Following just a couple weeks later, another "for pay" feature was announced.  If you pay a fee, you will be able to group with your RealID friends inside dungeons regardless of what server they pay on.   Just 2 days after that announcement was made, there were already 8 threads that had maxed out the allowed number of replies on the Blizzard forum.  The vast majority of those replies were very hostile towards the idea of charging players for yet more game related features.  They covered a wide range of intensity but the upset players far outnumbered those in support of offering the new premium feature.

When I personally think about that new feature what strikes me is that the very scenario Blizzard wants to charge me to overcome (i.e. friends stuck on other servers) is a situation they helped to create.  During the first couple of years of WOW, numerous times they "locked" servers disallowing new players to join them due to overcrowding.  That forced people to start on other servers which in turn created the situation of splitting friends across different realms.  They added a premium feature to pay to move but the cost of that feature limited its adoption as did the fact that players built roots on the servers they ended up on and not all of them want to give up those roots.  So this new offering was created.  It is both lower cost (per month.. but over the life of the subscription to the feature it could easily cost more than a character move) and does not force a player to give up their local server community relations.  That said, it is ironic that in order to fix a Blizzard issue of insufficiently sized servers from several years ago, players can chose one of two options to pay them more money.

Regardless of whether you feel those player concerns are just sour grapes or completely valid, one thing is certain:  Blizzard's subscriptions are declining.  I contend that you must 'win the crowd' (to borrow a line from Gladiator) in order to reverse that tide.  Community is key to long term MMORPG success.  In my opinion, Blizzard is not winning the crowd/community right now.  They are alienating an increasingly large portion of their community (is that another 5%? Is it 25%? Its hard to tell at this point.  Come December when we assess the overall population decline for 2011 we will have a better feel for that) at a time they need to be drawing people in and reassuring the current subscribers.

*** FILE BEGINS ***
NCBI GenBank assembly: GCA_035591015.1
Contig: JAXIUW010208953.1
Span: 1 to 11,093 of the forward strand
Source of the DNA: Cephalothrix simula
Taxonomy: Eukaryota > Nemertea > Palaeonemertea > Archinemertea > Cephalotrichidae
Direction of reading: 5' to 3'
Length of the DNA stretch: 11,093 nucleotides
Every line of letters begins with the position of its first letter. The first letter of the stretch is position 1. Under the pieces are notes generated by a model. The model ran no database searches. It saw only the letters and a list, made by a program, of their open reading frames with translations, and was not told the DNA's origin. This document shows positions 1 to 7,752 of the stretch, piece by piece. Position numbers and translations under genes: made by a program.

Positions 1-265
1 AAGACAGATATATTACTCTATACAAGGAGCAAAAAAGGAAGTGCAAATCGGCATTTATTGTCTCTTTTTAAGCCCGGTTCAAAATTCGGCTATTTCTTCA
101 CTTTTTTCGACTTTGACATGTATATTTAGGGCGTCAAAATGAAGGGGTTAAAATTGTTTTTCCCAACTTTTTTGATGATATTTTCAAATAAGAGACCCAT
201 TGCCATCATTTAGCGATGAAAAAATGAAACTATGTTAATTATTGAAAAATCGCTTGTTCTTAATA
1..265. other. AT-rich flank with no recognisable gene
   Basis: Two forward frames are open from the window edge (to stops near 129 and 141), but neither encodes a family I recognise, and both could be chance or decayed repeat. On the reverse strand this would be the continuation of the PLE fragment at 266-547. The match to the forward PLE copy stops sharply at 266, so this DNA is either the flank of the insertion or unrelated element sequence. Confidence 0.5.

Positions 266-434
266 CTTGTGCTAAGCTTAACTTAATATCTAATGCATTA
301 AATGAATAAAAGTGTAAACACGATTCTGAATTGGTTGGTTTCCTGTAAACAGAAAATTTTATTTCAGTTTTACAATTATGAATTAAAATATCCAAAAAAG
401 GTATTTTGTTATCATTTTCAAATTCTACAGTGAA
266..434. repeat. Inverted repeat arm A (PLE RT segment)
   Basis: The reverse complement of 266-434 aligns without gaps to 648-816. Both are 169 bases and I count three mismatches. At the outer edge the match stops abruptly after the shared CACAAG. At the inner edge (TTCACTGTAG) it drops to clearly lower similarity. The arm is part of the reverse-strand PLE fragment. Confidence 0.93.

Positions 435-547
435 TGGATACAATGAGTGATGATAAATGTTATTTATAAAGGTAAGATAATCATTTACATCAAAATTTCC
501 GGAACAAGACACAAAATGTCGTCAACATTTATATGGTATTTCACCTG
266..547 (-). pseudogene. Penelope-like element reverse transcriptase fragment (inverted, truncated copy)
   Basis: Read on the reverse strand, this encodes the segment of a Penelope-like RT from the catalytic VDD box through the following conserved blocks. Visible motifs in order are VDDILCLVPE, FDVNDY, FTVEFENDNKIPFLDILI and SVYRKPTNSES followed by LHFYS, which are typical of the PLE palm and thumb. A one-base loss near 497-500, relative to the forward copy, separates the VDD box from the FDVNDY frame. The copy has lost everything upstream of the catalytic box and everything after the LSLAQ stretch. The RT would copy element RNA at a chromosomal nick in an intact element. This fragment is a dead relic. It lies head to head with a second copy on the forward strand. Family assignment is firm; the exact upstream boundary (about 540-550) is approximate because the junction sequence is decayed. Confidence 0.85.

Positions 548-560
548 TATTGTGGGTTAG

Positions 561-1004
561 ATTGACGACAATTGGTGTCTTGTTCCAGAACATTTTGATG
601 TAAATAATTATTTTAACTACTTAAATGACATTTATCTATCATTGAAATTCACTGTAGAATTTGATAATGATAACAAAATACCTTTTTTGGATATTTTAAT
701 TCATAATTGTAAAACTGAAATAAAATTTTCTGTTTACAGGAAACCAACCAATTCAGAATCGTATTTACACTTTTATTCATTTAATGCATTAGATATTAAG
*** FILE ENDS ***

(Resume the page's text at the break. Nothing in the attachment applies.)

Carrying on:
In the online world, sentiments have an eerie way of taking root and spreading rapidly.  If you look at Everquest, in 2004 the boards became full of people angry over how raiding worked at that time and with WoW just around the corner subscriptions took a 20% hit as things snowballed on the forums.  As WoW launched and positive reviews came in, that fervor spread and within a year more than 60% of the EQ population was gone.  But... the counter point to thinking things could snowball for Blizzard is that WoW is more than a billion and a half dollar business.  Its the cash cow right now and one would have to assume there are some highly paid, very smart people looking at the growing sentiment coupled with declining subscriptions and noodling through ideas on how to change the tone of the conversation.  It will be interesting to see which force turns out to be the greater one.  Will player outcry turn into an avalanche or will the massive revenue, backed by a powerful brand name with a history of success, be able to head that off?

What are your thoughts on the recent direction Blizzard has taken WoW?  Is Cataclysm a success in your eyes or a failure that is gaining steam as time goes on?  What about their recent additions to the "premium services" including the recent plan to charge to group with your friends on other servers?  Are those a smart business move or yet another signal Blizzard is falling out of touch with its core consumers?

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Guild's Eye View
Sean "Dragons" Stalzer leads one of the largest and longest running guilds in MMO history, The Syndicate. Now, he offers his unique perspective to MMORPG.com readers by way of this new column.